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Dell Plans to Reduce Computer, Server Prices

Retail: Shares fell to the lowest point since 1998. But analysts say the PC maker will naturally lose some ground on Wall Street.

September 28, 2000|From Associated Press

AUSTIN, Texas — Dell Computer Corp. said Wednesday that it plans to slash prices on some computer servers and PCs, passing on savings to consumers as parts become less expensive.

But investors hardly celebrated Dell's announcement. On a day many tech stocks were down, Dell shares fell to a 52-week low midday on the Nasdaq Stock Market. The stock recovered somewhat to end regular trading at $32.44, down $1.19, or 3.6%.

Round Rock, Texas-based Dell said it was reducing prices on its PowerEdge servers 14% to 47%. The servers, or computers used to host Web sites, now will sell for as low as $1,199.

It's typical for manufacturers to lower prices on existing products as new ones are about to emerge and as an attempt to leap over competitors, said Barry Jaruzelski, management consultant with Booz Allen & Hamilton in New York.

Also on Wednesday, the company cut prices 15% on Dimension desktop personal computers and 12% on Inspiron notebooks for small businesses. The computers now begin at $599 and $1,099, respectively. The prices are good through Oct. 25.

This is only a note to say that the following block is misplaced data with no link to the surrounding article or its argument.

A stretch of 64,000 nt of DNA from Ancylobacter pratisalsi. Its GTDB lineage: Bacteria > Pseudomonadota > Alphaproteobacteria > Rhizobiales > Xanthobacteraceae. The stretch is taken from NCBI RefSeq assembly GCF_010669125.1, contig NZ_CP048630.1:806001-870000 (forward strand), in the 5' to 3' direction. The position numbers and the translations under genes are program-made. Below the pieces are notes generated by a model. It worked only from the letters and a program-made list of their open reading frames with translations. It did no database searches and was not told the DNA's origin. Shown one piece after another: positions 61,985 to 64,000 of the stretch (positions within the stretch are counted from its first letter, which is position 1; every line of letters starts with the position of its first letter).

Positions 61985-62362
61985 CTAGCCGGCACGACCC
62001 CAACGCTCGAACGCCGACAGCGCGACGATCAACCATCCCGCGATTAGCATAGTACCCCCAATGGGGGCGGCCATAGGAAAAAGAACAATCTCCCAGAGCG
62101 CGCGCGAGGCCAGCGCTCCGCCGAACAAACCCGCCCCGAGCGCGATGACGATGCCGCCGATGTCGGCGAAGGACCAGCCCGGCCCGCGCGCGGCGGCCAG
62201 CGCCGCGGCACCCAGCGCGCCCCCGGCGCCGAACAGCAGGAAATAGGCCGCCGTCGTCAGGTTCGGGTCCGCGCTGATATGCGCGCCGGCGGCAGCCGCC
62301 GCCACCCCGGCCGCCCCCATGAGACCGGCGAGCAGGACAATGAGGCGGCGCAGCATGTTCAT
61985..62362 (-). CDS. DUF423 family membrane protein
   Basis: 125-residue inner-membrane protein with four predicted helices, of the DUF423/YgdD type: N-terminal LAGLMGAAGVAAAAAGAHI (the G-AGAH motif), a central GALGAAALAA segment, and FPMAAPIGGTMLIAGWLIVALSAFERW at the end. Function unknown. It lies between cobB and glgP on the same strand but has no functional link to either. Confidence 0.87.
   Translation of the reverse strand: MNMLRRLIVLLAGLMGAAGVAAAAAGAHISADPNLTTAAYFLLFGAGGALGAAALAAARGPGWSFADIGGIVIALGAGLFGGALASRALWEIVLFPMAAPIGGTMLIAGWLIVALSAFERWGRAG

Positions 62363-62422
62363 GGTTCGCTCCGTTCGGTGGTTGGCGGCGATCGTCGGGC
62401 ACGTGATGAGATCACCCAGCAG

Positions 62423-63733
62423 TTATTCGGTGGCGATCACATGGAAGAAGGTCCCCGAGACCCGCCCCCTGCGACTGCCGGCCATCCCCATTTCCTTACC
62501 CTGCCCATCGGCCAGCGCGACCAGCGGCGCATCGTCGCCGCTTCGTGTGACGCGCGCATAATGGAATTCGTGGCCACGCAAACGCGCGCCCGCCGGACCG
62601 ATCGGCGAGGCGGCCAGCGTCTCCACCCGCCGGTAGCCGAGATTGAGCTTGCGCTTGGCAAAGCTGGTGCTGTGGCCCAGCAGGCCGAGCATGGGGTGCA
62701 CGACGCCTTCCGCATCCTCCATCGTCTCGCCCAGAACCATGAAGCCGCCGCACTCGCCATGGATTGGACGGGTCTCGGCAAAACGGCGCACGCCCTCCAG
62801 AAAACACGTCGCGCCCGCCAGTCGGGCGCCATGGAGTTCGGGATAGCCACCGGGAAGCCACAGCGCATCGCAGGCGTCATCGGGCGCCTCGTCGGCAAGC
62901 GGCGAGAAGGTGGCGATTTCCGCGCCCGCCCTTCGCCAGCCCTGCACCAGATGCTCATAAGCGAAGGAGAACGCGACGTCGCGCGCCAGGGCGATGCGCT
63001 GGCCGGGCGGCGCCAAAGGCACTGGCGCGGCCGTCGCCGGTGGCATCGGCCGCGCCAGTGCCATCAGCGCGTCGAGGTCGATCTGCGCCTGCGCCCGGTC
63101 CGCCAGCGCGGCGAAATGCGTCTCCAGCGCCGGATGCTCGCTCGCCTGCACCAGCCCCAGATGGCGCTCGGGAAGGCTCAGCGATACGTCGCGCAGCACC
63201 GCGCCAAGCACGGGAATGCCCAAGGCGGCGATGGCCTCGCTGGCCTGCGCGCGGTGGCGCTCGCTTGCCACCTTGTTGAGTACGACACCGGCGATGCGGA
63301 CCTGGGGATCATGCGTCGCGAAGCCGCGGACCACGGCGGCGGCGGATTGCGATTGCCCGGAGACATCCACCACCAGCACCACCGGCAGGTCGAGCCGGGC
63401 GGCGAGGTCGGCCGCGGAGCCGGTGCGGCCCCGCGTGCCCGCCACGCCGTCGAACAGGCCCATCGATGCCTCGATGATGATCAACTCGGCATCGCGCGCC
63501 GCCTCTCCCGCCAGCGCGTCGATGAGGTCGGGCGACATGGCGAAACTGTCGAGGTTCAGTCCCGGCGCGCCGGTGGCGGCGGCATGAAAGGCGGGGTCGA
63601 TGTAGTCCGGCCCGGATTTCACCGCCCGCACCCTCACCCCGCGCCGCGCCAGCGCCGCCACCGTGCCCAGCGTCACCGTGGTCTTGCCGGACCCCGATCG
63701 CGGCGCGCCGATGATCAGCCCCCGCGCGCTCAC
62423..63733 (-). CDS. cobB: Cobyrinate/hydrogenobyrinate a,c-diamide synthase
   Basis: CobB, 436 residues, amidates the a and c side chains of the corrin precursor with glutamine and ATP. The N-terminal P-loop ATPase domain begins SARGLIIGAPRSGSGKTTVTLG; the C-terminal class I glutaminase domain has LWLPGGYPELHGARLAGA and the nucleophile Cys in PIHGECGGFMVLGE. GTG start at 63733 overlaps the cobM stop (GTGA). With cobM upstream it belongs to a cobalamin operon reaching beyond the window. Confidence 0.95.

"As Dell takes delivery of lower-priced components, we can immediately pass those savings on to our customers," said Frank Muehleman, vice president and generalmanager of Dell home and small-business group.

Jaruzelski said the price cuts are an example of the success of Dell's direct model, which allows the company to build units as they are ordered.

Meanwhile, Dell's stock continued to fall from a high of $53.94 in June and to its lowest point since 1998.

Analysts say the nation's No. 1 personal computer maker will naturally lose some ground on Wall Street as competition increases and as the company's phenomenal growth slows.

"It's not humanly possible for them to continue at those rates," Jaruzelski said. "It was probably ridiculous for people to continue to expect that."

Because of the falling computer-parts prices and sustained sales, Dell is expected to meet yearly expectations of 30% growth over last fiscal year, when the company earned $25.2 billion. Shares hit a 52-week high of $54.31 that year. The company's fiscal year ends in January.

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